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Cancellation is a Pain

August 27, 2015

How to avoid the pain of estimating tough sums

Cricketing source

Andrew Granville is a number theorist, who has written—besides his own terrific research—some beautiful expository papers, especially on analytic number theory.

Today Ken and I wish to talk about his survey paper earlier this year on the size of gaps between consecutive primes.
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Cryptography And Quicksand

August 14, 2015

A basic question about cryptography that we pretend is not there.


Victor Shoup is one of the top experts in cryptography. He is well known for many things including a soon to be released book that is joint with Dan Boneh on, what else, cryptography; and the implementation of many of the basic functions of cryptography.

Today I want to talk about my recent visit to the Simons Institute in Berkeley where I heard Victor give a special lecture.
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Changing Definitions

August 10, 2015

How important is “backward compatibility” in math and CS?

David Darling source

Henri Lebesgue came the closest of anyone we know to changing the value of a mathematical quantity. Of course he did not do this—it was not like defining π to be 3. What he did was change the accepted definition of integral so that the integral from {a} to {b} of the characteristic function of the rational numbers became a definite {0}. It remains {0} even when integrating over all of {\mathbb{R}}.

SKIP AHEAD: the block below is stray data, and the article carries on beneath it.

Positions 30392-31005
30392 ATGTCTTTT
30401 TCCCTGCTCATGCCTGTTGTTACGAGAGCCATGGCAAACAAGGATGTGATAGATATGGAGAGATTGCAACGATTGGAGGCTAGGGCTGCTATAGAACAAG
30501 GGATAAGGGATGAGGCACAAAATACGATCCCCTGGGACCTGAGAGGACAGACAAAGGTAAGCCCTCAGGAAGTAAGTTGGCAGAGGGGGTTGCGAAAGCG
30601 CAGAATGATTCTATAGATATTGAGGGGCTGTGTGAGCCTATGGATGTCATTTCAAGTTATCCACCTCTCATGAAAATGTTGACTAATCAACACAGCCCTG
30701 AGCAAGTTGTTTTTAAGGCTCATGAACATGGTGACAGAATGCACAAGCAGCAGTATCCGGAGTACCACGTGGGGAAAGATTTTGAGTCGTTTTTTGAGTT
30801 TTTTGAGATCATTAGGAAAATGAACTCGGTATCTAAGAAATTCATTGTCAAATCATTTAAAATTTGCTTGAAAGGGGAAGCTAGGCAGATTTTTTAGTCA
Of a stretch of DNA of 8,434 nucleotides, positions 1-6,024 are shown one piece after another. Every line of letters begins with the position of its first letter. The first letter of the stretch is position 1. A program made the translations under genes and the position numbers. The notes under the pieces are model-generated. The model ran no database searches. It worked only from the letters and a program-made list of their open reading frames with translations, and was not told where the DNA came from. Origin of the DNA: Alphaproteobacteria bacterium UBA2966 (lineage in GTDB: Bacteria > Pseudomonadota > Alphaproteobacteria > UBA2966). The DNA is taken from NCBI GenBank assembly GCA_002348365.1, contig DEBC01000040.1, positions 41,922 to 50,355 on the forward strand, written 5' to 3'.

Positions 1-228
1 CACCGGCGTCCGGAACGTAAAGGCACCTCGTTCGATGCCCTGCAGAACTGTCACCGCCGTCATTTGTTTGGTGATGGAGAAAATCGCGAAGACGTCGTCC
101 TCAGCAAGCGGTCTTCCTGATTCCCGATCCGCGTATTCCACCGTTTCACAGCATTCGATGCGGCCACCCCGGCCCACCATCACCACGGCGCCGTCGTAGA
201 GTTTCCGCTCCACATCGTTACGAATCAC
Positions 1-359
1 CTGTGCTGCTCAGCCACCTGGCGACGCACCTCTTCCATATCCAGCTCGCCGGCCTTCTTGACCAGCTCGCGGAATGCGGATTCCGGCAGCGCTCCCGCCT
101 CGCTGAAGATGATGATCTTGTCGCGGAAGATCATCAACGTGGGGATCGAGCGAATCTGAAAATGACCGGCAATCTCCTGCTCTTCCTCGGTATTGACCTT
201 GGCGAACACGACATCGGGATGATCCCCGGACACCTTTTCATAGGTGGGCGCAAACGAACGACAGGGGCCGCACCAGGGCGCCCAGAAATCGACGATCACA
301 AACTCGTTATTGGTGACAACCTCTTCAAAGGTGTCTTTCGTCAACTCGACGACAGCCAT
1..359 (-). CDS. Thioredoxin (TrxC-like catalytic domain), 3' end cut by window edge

Today we talk about changing definitions in mathematics and computer programming and ask when it is important to give up continuity with past practice. Read more…

Four Weddings And A Puzzle

August 2, 2015

An unusual voting problem?

“Four Weddings” is a reality based TV show that appears in America on the cable channel TLC. Yes a TV show: not a researcher, not someone who has recently solved a long-standing open problem. Just a TV show.

Today I want to discuss a curious math puzzle that underlines this show.

The show raises an interesting puzzle about voting schemes:
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Playing Chess With the Devil

July 28, 2015

A new kind of ‘liar’ puzzle using Freestyle chess

By permission of Vierrae (Katerina Suvorova), source

Raymond Smullyan is probably the world’s greatest expert on the logic of lying and the logic of chess. He is still writing books well into his 10th decade. Last year he published a new textbook, A Beginner’s Guide to Mathematical Logic, and in 2013 a new puzzle book named for Kurt Gödel. His 1979 book The Chess Mysteries of Sherlock Holmes introduced retrograde analysis—taking back moves from positions to tell how they could possibly have arisen—to a wide public.

Today Ken and I wish to talk about whether we can ever play perfect chess—or at least better chess than any one chess program—by combining output from multiple programs that sometimes might “lie.” Read more…

Alberto Apostolico, 1948–2015

July 22, 2015

Our condolences on the loss of a colleague

Cropped from TCS journal source

Alberto Apostolico was a Professor in the Georgia Tech College of Computing. He passed away on Monday after a long battle with cancer.

Today Ken and I offer our condolences to his family and friends, and our appreciation for his beautiful work.
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The Long Reach of Reachability

July 12, 2015

Workshop on Infinite State Systems at the Bellairs Institute on Barbados

Cropped from source

Joel Ouaknine is a Professor of Computer Science at Oxford University and a Fellow of St. John’s College there. He was previously a doctoral student at Oxford and made a critical contribution in 1998 of a kind I enjoyed as a student in the 1980s. This was contributing a win in the annual Oxford-Cambridge Varsity Chess Match, which in 1998 was won by Oxford, 5-3.

Today I’d like to report on some of the wonderful things that happened at a workshop on “Infinite-State Systems” hosted by Joel at the Bellairs Institute of McGill University last March 13–20 in Barbados, before we finally opened a chess set and played two games on the last evening.
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